Drones are versatile pieces of equipment that harness the power of wireless technology to do everything from taking video to assisting in emergencies. And their utility is only going to grow as the technology evolves and the world becomes more connected.


  • Military

Probably the oldest, most well-known, and controversial use of drones is in the military. The British and U.S. militaries started using very basic forms of drones in the early 1940s to spy on the Axis powers. Today’s drones are much more advanced than the UAVs of yesteryear, equipped with thermal imaging, laser range finders, and even tools to perform airstrikes.

The most prominent military drone in use today is the MQ-9 Reaper. The aircraft measures 36 feet long, can fly 50,000 feet in the air undetected, and is equipped with a combination of missiles and intelligence gathering tools.

  • Delivery

Delivery drones are usually autonomous UAVs that are used to transport food, packages, or goods to your front doorstep. These flying vehicles are known as “the last mile” delivery drones because they are used to make deliveries from stores or warehouses close by. Retailers and grocery chains all over the country are turning to drones as a more efficient delivery alternative, instead of relying on delivery drivers with inefficient trucks.

These drones can carry an impressive 55 pounds of goods to your front door without you ever having to leave the house. Amazon, Walmart, Google, FedEx, UPS, and many other big brands are all currently testing out different versions of delivery drones.

  • Emergency Rescue

Sometimes it’s just not safe enough to send humans into a rescue situation due to the scope or severity of the disaster. That’s where drones come in. In the case of a capsized boat or drowning individual, officials can throw an Autonomous Underwater Vehicle (AUV) into the water to assist in the rescue. If there’s an avalanche, drones are deployed to look for those caught in the snow.

Aircraft maker, Kaman, has even developed a pilotless helicopter, called the K-MAX, designed to carry more than 6,000 pounds of cargo. The K-MAX has already been used in China and Australia to assist in fighting fires.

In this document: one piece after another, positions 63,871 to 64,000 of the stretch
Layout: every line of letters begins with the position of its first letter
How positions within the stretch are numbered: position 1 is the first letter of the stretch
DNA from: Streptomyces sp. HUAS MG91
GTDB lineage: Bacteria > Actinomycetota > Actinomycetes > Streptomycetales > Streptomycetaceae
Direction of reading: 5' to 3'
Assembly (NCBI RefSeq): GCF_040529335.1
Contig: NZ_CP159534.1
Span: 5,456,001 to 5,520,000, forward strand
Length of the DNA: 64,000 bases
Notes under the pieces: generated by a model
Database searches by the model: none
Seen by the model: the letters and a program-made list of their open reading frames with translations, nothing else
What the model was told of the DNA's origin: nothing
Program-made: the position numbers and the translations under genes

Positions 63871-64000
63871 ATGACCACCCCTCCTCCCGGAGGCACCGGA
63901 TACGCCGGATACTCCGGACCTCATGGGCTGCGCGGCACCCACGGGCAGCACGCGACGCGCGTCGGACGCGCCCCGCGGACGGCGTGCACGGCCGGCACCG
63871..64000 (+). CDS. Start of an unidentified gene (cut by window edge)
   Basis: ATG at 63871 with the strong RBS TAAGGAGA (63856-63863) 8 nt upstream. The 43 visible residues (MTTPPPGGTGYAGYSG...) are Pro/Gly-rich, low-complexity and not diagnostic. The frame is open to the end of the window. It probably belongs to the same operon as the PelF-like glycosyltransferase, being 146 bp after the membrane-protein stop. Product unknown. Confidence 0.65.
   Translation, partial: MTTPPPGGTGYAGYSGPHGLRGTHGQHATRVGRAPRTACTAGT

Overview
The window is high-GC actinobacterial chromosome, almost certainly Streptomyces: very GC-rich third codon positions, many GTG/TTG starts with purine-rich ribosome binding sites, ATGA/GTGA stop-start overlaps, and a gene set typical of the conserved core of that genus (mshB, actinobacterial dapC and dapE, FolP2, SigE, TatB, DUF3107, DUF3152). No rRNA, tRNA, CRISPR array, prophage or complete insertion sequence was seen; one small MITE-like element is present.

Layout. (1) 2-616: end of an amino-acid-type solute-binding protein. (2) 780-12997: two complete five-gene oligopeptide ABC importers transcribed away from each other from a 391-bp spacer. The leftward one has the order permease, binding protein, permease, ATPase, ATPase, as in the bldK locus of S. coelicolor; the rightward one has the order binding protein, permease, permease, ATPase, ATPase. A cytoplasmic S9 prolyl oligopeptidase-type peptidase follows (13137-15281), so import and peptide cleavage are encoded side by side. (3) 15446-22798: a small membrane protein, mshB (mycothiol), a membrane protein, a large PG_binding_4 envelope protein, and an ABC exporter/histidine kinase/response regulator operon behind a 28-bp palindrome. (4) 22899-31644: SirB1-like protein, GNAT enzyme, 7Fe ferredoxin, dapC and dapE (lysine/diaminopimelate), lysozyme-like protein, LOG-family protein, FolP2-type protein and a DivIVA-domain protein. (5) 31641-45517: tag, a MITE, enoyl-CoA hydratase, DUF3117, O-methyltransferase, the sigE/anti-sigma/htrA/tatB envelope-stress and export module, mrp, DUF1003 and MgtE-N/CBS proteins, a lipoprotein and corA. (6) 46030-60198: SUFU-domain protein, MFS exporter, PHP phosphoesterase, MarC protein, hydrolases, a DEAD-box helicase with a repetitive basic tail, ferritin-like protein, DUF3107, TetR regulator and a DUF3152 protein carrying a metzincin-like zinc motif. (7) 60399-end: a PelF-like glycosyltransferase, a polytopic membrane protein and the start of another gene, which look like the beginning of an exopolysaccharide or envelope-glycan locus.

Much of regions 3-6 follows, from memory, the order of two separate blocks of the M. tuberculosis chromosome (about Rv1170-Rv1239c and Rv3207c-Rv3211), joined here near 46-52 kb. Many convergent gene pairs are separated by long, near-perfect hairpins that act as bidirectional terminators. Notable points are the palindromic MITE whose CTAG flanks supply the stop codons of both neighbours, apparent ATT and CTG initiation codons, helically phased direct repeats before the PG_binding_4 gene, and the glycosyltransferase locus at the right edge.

• Medicine

How do you get medical supplies to people in hard-to-reach areas? What tool could you use to deliver organs for transplant patients? Drones are the answer to both of those questions. Right now, unmanned aerial vehicles are being used to deliver emergency medical supplies and cargo to off-the-grid communities in rural Alaska. Instead of relying on dog sleds, snowmobiles, or ambulances that can’t handle snow, Alaskans are relying on drones to quickly receive life-saving medical supplies.

Drones are also being tapped to deliver donated organs to transplant patients. Just recently, history was made when a kidney was transported by a specially-made drone from one hospital in Maryland to the next in just under five minutes. This could cut down on the alarmingly slow rate at which donations usually arrive (if they arrive at all).

  • Photography

Drones have been a boon for photographers, who use UAVs to take expansive aerial photos. Ever wonder what it’s like to get a bird’s eye view of your favorite city, beach, or building? There are drones made specifically for photography that provide a new way to photograph some of your favorite destinations from above.


Drones are a headline-making piece of technology, capable of capturing incredible video in the hands of skilled pilots and providing some serious internet entertainment